Appeal of Sandra Brown, DVM

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Justia Opinion Summary

Petitioner Sandra Brown, DVM, appealed an October 2017 decision by the New Hampshire Board of Veterinary Medicine (Board) suspending her license to practice veterinary medicine for six months and further prohibiting her, following the six-month suspension and until December 31, 2021, from dispensing, possessing, or administering controlled substances (other than euthanasia solution) in her practice. On appeal, she argued the Board lacked subject matter jurisdiction to discipline her for violating the Controlled Drug Act because the Board was not one of the agencies statutorily authorized to enforce that act. She also argued that the Board lacked jurisdiction to subject her practice to post-hearing inspections. "Although we need not decide the full scope of the Board’s jurisdiction to discipline a veterinarian for the violation of 'all laws,'" the New Hampshire Supreme Court concluded the Board had subject matter jurisdiction to discipline petitioner for violating the Controlled Drug Act. Furthermore, the Court found documents in the certified record suggested that petitioner agreed, at the very least implicitly, to the inspections as part of a settlement agreement with the Board. Therefore, the Board had jurisdiction to subject her practice to post-hearing inspections.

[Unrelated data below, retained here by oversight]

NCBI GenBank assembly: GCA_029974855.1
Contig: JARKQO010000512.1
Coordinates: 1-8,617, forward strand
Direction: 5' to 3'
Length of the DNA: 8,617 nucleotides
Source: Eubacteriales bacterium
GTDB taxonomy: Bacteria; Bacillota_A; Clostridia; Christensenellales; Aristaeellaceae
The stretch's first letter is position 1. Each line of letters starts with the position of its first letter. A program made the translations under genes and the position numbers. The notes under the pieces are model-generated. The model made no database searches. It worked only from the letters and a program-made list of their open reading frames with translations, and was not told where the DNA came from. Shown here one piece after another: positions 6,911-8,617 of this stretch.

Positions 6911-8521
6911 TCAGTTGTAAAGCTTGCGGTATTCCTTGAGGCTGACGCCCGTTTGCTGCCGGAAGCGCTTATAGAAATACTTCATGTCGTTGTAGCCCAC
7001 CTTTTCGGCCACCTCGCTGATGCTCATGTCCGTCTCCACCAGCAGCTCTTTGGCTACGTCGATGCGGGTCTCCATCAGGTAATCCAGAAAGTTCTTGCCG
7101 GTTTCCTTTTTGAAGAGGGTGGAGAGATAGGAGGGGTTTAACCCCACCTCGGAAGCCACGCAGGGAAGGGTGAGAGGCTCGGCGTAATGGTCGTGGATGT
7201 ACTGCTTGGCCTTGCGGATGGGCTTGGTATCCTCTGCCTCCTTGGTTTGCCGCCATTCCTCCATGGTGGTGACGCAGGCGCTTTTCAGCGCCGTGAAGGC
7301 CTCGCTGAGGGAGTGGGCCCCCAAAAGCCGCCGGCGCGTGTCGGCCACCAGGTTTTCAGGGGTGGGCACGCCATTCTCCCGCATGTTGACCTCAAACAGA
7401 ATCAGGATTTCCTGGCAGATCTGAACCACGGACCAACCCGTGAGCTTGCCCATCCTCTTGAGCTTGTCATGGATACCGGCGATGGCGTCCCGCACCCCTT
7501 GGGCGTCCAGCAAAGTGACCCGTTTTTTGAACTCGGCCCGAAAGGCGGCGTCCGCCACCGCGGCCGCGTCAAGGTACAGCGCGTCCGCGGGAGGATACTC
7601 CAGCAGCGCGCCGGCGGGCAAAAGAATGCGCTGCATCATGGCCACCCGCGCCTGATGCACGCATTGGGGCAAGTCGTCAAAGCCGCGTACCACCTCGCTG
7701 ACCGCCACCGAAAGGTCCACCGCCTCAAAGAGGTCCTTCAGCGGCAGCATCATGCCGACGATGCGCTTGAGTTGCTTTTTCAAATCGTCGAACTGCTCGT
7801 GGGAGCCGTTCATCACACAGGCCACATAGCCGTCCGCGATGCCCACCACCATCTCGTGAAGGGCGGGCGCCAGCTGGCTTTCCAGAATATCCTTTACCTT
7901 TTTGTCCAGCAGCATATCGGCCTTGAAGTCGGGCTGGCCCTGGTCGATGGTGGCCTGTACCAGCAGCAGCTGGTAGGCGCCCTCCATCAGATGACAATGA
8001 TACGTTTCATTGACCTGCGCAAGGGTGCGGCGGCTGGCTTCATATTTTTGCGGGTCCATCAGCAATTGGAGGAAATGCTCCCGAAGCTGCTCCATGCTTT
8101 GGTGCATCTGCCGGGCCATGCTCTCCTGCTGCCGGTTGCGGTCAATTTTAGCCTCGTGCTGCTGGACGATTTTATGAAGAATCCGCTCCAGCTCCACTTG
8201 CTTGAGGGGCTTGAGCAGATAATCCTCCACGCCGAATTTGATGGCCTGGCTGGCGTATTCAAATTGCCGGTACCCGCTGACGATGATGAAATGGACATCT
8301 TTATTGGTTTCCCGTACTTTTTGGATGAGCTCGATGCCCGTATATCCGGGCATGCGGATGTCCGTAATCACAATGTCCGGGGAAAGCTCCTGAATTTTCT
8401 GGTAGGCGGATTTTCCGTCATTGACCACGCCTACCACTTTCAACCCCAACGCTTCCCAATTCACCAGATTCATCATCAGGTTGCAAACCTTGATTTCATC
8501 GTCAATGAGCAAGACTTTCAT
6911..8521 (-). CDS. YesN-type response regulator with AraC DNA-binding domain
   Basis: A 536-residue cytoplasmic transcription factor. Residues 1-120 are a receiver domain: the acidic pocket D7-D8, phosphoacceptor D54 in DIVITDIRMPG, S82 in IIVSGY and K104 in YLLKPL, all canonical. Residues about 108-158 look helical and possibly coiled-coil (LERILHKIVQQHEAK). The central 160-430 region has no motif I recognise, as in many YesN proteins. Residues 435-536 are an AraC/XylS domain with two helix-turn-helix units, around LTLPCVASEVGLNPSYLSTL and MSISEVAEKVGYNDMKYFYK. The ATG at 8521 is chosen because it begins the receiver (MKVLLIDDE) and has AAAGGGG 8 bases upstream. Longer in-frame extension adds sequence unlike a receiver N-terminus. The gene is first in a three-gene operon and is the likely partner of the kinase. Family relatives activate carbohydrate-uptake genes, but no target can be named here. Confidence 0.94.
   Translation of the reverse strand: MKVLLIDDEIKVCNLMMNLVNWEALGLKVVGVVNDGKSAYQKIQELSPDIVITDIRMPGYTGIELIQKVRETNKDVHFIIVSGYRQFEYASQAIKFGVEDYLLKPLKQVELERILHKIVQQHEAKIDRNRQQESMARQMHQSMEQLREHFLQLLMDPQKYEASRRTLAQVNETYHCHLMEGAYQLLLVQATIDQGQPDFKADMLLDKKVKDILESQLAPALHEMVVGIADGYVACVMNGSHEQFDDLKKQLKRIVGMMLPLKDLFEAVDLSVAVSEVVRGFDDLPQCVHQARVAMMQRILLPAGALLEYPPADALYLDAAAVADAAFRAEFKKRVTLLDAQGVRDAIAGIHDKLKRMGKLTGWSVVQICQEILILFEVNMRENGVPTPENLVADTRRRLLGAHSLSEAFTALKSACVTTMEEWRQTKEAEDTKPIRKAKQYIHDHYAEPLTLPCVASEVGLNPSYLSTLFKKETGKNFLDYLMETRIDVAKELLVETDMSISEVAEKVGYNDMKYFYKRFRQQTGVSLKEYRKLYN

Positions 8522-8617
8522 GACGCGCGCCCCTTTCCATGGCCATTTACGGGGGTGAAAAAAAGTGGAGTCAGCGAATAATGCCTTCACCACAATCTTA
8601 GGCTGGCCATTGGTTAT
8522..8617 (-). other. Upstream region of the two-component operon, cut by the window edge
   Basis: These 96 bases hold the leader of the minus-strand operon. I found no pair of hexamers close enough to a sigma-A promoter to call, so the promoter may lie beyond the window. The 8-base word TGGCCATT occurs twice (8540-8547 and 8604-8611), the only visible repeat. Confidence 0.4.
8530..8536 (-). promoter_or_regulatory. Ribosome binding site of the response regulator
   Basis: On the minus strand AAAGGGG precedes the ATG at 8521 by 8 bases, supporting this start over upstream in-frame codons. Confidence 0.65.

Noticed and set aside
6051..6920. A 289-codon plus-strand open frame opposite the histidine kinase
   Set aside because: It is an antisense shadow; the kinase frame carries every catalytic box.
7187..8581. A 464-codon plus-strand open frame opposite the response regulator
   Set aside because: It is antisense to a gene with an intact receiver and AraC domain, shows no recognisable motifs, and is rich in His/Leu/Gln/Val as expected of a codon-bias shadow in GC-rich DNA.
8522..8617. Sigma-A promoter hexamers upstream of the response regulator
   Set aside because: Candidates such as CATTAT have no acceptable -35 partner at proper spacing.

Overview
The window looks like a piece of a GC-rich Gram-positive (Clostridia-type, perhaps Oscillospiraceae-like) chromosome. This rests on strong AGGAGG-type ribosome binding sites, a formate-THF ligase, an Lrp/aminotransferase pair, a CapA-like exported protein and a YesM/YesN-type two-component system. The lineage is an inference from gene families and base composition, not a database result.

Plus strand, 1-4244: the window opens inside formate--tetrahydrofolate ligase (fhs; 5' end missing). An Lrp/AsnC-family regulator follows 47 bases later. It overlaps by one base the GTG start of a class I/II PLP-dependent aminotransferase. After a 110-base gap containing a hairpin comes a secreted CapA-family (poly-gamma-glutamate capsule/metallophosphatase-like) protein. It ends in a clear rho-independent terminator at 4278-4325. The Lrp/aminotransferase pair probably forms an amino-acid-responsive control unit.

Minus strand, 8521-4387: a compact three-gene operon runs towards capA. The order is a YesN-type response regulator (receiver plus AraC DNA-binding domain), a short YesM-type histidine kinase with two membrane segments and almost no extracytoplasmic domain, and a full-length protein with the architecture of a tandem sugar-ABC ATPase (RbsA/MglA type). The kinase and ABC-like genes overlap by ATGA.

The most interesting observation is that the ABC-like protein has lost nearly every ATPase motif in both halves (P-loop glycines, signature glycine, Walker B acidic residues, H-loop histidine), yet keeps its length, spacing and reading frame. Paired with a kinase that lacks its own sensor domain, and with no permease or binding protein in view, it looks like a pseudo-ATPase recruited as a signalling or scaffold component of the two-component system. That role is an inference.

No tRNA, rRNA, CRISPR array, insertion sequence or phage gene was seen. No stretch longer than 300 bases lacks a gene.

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NOTICE: This opinion is subject to motions for rehearing under Rule 22 as well as formal revision before publication in the New Hampshire Reports. Readers are requested to notify the Reporter, Supreme Court of New Hampshire, One Charles Doe Drive, Concord, New Hampshire 03301, of any editorial errors in order that corrections may be made before the opinion goes to press. Errors may be reported by E-mail at the following address: reporter@courts.state.nh.us. Opinions are available on the Internet by 9:00 a.m. on the morning of their release. The direct address of the court's home page is: http://www.courts.state.nh.us/supreme. THE SUPREME COURT OF NEW HAMPSHIRE ___________________________ Board of Veterinary Medicine No. 2017-0729 APPEAL OF SANDRA BROWN, DVM (New Hampshire Board of Veterinary Medicine) Argued: October 11, 2018 Opinion Issued: November 1, 2018 Steiner Law Office, PLLC, of Concord (R. James Steiner and Michael A. Chen on the brief, and Mr. Steiner orally), for the petitioner. Gordon J. MacDonald, attorney general (Thomas Broderick, assistant attorney general, on the brief and orally), for the respondent. HICKS, J. The petitioner, Sandra Brown, DVM, appeals an October 2017 decision by the respondent, the New Hampshire Board of Veterinary Medicine (Board), suspending her license to practice veterinary medicine for six months and further prohibiting her, following the six-month suspension and until December 31, 2021, from dispensing, possessing, or administering controlled substances (other than euthanasia solution) in her practice. On appeal, she argues that the Board lacked subject matter jurisdiction to discipline her for violating the Controlled Drug Act, see RSA ch. 318-B (2017 & Supp. 2017), because the Board is not one of the agencies statutorily authorized to enforce that act. She also asserts that the Board lacked jurisdiction to subject her practice to post-hearing inspections. Although the petitioner makes other appellate arguments, we decline to address them substantively. Those arguments are not properly before us because, to the extent that the petitioner raised them before the Board, she did so, for the first time, in an untimely motion for reconsideration, which is insufficient to preserve them for our review. See RSA 541:3, :4 (2007); cf. In the Matter of Sweatt & Sweatt, 170 N.H. 414, 424 (2017) (concluding that, “because the respondent did not raise [his appellate] arguments in the trial court or in a timely motion for reconsideration, they are not preserved for our review”). We affirm. The Board found, or the certified record supports, the following facts. In May and June of 2013, the Board received complaints from two of the petitioner’s former employees alleging, among other things, that she improperly managed medication and equipment. After investigating the complaints, the Board commenced an adjudicatory proceeding. See RSA 332-B:15 (2017). Based upon the evidence at the hearing, the Board determined that the petitioner had committed professional misconduct within the meaning of RSA 332-B:14, II(d) (2017) because she had “engaged in a pattern of conduct inconsistent with the basic skills and knowledge required to practice veterinary medicine.” The Board decided that, despite the instances of misconduct, it would not suspend or revoke the petitioner’s license, but would, instead “impos[e] a series of remedial measures designed to improve [her] overall medical knowledge and competence.” As a result, the Board ordered that the petitioner’s “practice [would] be subject to [B]oard inspections, which [might] be announced or unannounced, for a period of four . . . years” from the Board’s September 2015 decision. Such inspections would include examining the petitioner’s records as well as reviewing her “hospital[,] surgical[,] . . . medical[,] . . . [and] management practices.” Documents in the certified record suggest that the petitioner may have signed a settlement agreement with the Board in which she agreed to the inspections. See RSA 332-B:14, IV, :16, V (2017) (authorizing the Board to dispose of allegations by entering into a settlement agreement or consent order). The Board inspected the petitioner’s practice in May, September, and December 2016. The Board of Pharmacy, on behalf of the Board, inspected her practice in October 2016. See RSA 318:9-a (2015). As a result of the findings from those inspections, the Board commenced another adjudicatory proceeding against the petitioner. See RSA 332-B:15. Following a hearing, the Board found that she had committed professional misconduct within the meaning of RSA 332-B:14, II (2017). Specifically, the Board found that the petitioner had continually and willfully prescribed and used expired medications, even after having been notified not to do so. See RSA 332-B:14, II(d). The Board determined that doing so was “dangerous as expired medications can develop increased potency, decreased potency, or become toxic.” The Board found that the 2 petitioner’s conduct was willful, observing that she had “[gone] so far as to make a waiver to justify the use of expired medication.” See id. Additionally, the Board found that the petitioner “consistently showed a nonchalant attitude towards the multiple investigations and hearings” and that she failed to “take remedial corrective measure[s] in a timely fashion” after prior investigations had brought problems to her attention. See RSA 332-B:14, II(g). The Board further found that the petitioner failed “to keep” her “veterinary premises and equipment in a safe, clean, and sanitary condition.” RSA 332-B:14, II(l). According to the Board, the petitioner’s “mobile [veterinary] unit was . . . disorganized, contained expired medications, and there were no actions being taken to maintain an appropriate temperature to store the medication properly.” Also, the Board found that the petitioner’s medical record-keeping demonstrated “a continued pattern of not being forthcoming with clients,” in that she failed to document discussions with clients about adverse outcomes, including one instance in which her medical error led to the death of an animal in her care. See RSA 332-B:14, II(n). Finally, the Board found that the petitioner violated RSA 318-B:10, II (2017) by filling prescriptions for schedule IV controlled substances for more than a seven-day supply on multiple occasions, and that she violated RSA 318B:12, I (2017) by “failing to adequately and accurately keep controlled drug records.” The Board “felt that [the petitioner] showed a lack of concern at the seriousness” of the inaccurate controlled drug records. The Board expressed “significant concerns regarding [her] ability to properly prescribe and maintain controlled substances.” The Board ruled that the violations of RSA 318-B:10, II and :12, I, constituted “unprofessional conduct” within the meaning of RSA 332-B:14, II(c). See N.H. Admin. R., Vet 501.02 (providing that “[c]onduct which violates the Principles of Veterinary Medical Ethics of the AVMA as revised April 2016” constitutes “unprofessional or dishonorable conduct pursuant to RSA 332-B:14, II(c)”); see also American Veterinary Medical Association, Principles of Veterinary Medical Ethics of the AVMA § IV (2016) (“A veterinarian shall respect the law,” which means that he or she “should obey all laws of the jurisdictions in which [he or she] reside[s] and practice[s] veterinary medicine.”), available at https://www.avma.org/KB/Policies/Pages/ Principles-of-Veterinary-Medical-Ethics-of-the-AVMA.aspx. Because of this conduct, in addition to suspending the petitioner’s veterinary license for six months, the Board ordered that, after the suspension and until December 31, 2021, she would “be limited to practice veterinary medicine without controlled substances, with the exception of euthanasia solution,” meaning that she would “be unable to dispense or administer controlled substances” and could not keep such substances (other than 3 euthanasia solution) “on the clinic grounds or in the mobile unit.” However, the Board specified that the petitioner would “maintain the ability to prescribe controlled substances via outside pharmacies.” The Board issued its decision on October 3, 2017. Approximately ten days later, the petitioner filed a timely motion for rehearing, see RSA 541:3, in which she admitted that she filled a prescription for a controlled drug for more than a seven-day supply and that her controlled drug logbooks contained inaccuracies. She also admitted to having dispensed expired medications. She stated that she accepted the Board’s “limitation on her veterinary license to practice without controlled substances, with the exception of euthanasia,” but requested that the restrictions be modified so as to allow her to use Butorphanol. Approximately one month after filing her motion for rehearing, the petitioner requested permission to prescribe controlled drugs and suggested that the Board “appoint a person it deems fit to oversee [her] compliance with controlled drugs.” On November 28, 2017, after reviewing the petitioner’s motion and supplement thereto as well as the objection filed by hearing counsel, the Board denied the motion, concluding that its decision on the merits contained no errors. On December 21, 2017, the petitioner filed a second motion for rehearing in which, for the first time, she argued that the Board: (1) lacked authority “to regulate the prescription, storage or dispensing of . . . controlled drugs,” and, therefore, could not have determined that the petitioner committed misconduct within the meaning of RSA 332-B:14, II(d) by continually prescribing expired medications; (2) violated the petitioner’s state and federal constitutional rights to due process by arbitrarily creating a standard of care with respect to the recording of communications with clients; and (3) improperly determined that she violated provisions of the Controlled Drug Act because the Board “is not the administrative or judicial body to oversee, adjudicate, or enforce” that act and, by so doing, infringed upon her due process rights. On December 27, 2017, the petitioner filed a timely appeal in this court, challenging the Board’s October merits decision and its November denial of her first motion for rehearing. The Board denied the petitioner’s second motion approximately one month later, on February 8, 2018. The Board “again concluded there were no . . . errors of fact, errors of reasoning, or erroneous conclusions” in its October 2017 order on the merits, and observed that the petitioner’s second motion for rehearing “was filed well outside” the statutory time frame for such motions. See id. On appeal, the petitioner argues, among other things, that the Board lacked subject matter jurisdiction to discipline her for allegedly violating the Controlled Drug Act. She asserts that “the authority to . . . enforce the Controlled Drug Act lies with the Board of Pharmacy” and that the Board in this case “is not authorized to . . . sanction a practitioner based on alleged 4 violations of the Controlled Drug Act.” Although the petitioner raised this argument for the first time in her second, untimely motion for rehearing, we address it because “the issue of subject matter jurisdiction may be raised at any time in the proceedings.” Route 12 Books & Video v. Town of Troy, 149 N.H. 569, 575 (2003). “RSA chapter 541 governs our review of [B]oard decisions.” Appeal of Huston, 150 N.H. 410, 411 (2013); see RSA 332-B:16, VII (2017). “[W]e will not set aside the [B]oard’s order except for errors of law, unless we are satisfied by a clear preponderance of the evidence, that it is unjust or unreasonable.” In the Matter of Bloomfield, 166 N.H. 475, 478 (2014) (quotation omitted); see RSA 541:13 (2007). “The [B]oard’s findings of fact are presumed prima facie lawful and reasonable.” In the Matter of Bloomfield, 166 N.H. at 478 (quotation omitted); see RSA 541:13. “In reviewing the Board’s findings, our task is not to determine whether we would have found differently or to reweigh the evidence, but rather, to determine whether the findings are supported by competent evidence in the record.” In the Matter of Bloomfield, 166 N.H. at 478. We review the Board’s rulings on issues of law de novo. Appeal of Huston, 150 N.H. at 411. “Administrative agencies are granted only limited and special subject matter jurisdiction.” Appeal of Campaign for Ratepayers’ Rights, 162 N.H. 245, 250 (2011) (quotation and ellipsis omitted). “That jurisdiction is dependent entirely upon the statutes vesting the agency with power and the agency cannot confer jurisdiction upon itself.” Id. (quotation and brackets omitted). To determine whether the Board had subject matter jurisdiction to discipline the petitioner for violating the Controlled Drug Act, we examine RSA chapter 332-B, the Veterinary Practice Act. See RSA ch. 332-B (2017 & Supp. 2017). We are the final arbiter of the legislature’s intent as expressed in the words of the statute considered as a whole. Robinson v. N.H. Real Estate Comm’n, 157 N.H. 729, 731 (2008). We first examine the language of the statute, and, where possible, ascribe the plain and ordinary meanings to the words used. Id. When a statute’s language is plain and unambiguous, we need not look beyond it for further indication of legislative intent, and we refuse to consider what the legislature might have said or add language that the legislature did not see fit to incorporate in the statute. Id. Furthermore, we interpret statutes in the context of the overall statutory scheme and not in isolation. Id. By so doing, we are better able to discern the legislature’s intent and to interpret statutory language in light of the policy or purpose sought to be advanced by the statutory scheme. Id. The stated purpose of the Board “is to promote public health, safety, and welfare by safeguarding the people of New Hampshire against incompetent, unscrupulous, and unauthorized persons and from unprofessional or illegal practices by persons licensed to practice veterinary medicine.” RSA 332-B:1-a 5 (2017). Towards those ends, RSA chapter 332-B authorizes the Board to: (1) “[e]xamine and determine the qualifications and fitness of applicants for a license to practice veterinary medicine in this state”; (2) “[i]ssue, renew, deny, suspend, revoke licenses and temporary permits to practice veterinary medicine in the state or otherwise discipline licensed veterinarians consistent with the provisions of [RSA] chapter [332-B] and the rules and regulations adopted thereunder”; (3) “[e]stablish [licensing] fees”; (4) “[c]onduct investigations and hearings as provided in RSA 332-B:15 and RSA 332-B:16”; and (5) “[b]ring proceedings in the courts” to enforce RSA chapter 332-B “or any regulations made pursuant thereto.” RSA 332-B:7, I-IV, VIII (2017). RSA 332-B:14 (2017) governs disciplinary proceedings by the Board. Pursuant to RSA 332-B:14, II, “[m]isconduct sufficient to support disciplinary proceedings” includes “[a]ny unprofessional conduct, or dishonorable conduct unworthy of, and affecting the practice of, the profession.” RSA 332-B:14, II(c). RSA 332-B:14, III allows the Board to revoke, suspend, limit, or restrict a veterinarian’s license because of misconduct. RSA 332-B:14, III(b), (c). Thus, RSA chapter 332-B allows the Board to discipline a veterinarian for engaging in “any unprofessional” or “dishonorable” conduct. RSA 332-B:14, II(c). Consistent with its rule-making authority under RSA 332-B:7-a (Supp. 2017), the Board has adopted regulations clarifying that “[c]onduct which violates the Principles of Veterinary Medical Ethics of the AVMA as revised April 2016” constitutes “unprofessional or dishonorable conduct pursuant to RSA 332-B:14, II(c).” N.H. Admin. R., Vet 501.02. Those principles, in turn, exhort veterinarians to “obey all laws” of the jurisdiction in which they “reside and practice veterinary medicine.” American Veterinary Medical Association, supra § IV(a). Although we need not decide the full scope of the Board’s jurisdiction to discipline a veterinarian for the violation of “all laws,” we conclude that the Board had subject matter jurisdiction to discipline the petitioner for violating the Controlled Drug Act. Even if we assume without deciding that the Board’s jurisdiction is limited to disciplining licensed veterinarians for violating laws bearing a nexus to the Board’s purpose of promoting “public health, safety, and welfare” by protecting the public from “incompetent, unscrupulous, and unauthorized persons and from unprofessional or illegal practices by” licensed veterinarians, RSA 332-B:1-a, the violations of the Controlled Drug Act at issue plainly fall within that jurisdiction. Contrary to the petitioner’s assertions, nothing in the Controlled Drug Act compels a different conclusion. Nothing in that act precludes the Board from disciplining a veterinarian for engaging in “unprofessional” conduct that includes violating provisions of the Controlled Drug Act. Indeed, the Board has the exclusive authority to subject licensed veterinarians to professional discipline. See RSA 332-B:7, :14, :15, VI, :15-a (2017); cf. RSA 332-B:9, :17 (2017). 6 The petitioner also asserts that the Board lacked jurisdiction to subject her practice to inspections pursuant to its September 2015 order and that the Board, therefore, “relied impermissibly” on those inspections and on the inspecting veterinarian’s testimony. However, documents in the certified record suggest that the petitioner agreed, at the very least implicitly, to the inspections as part of a settlement agreement with the Board. Moreover, RSA 332-B:14, III(b) authorizes the Board to discipline a licensee by restricting or limiting that individual’s license. Subjecting an individual’s practice to periodic inspections is a form of restriction or limitation on that person’s license to practice veterinary medicine. For all of the above reasons, we hold that the Board had subject matter jurisdiction to discipline the petitioner for violating the Controlled Drug Act and to subject her practice to post-hearing inspections. Affirmed. LYNN, C.J., and BASSETT, HANTZ MARCONI, and DONOVAN, JJ., concurred. 7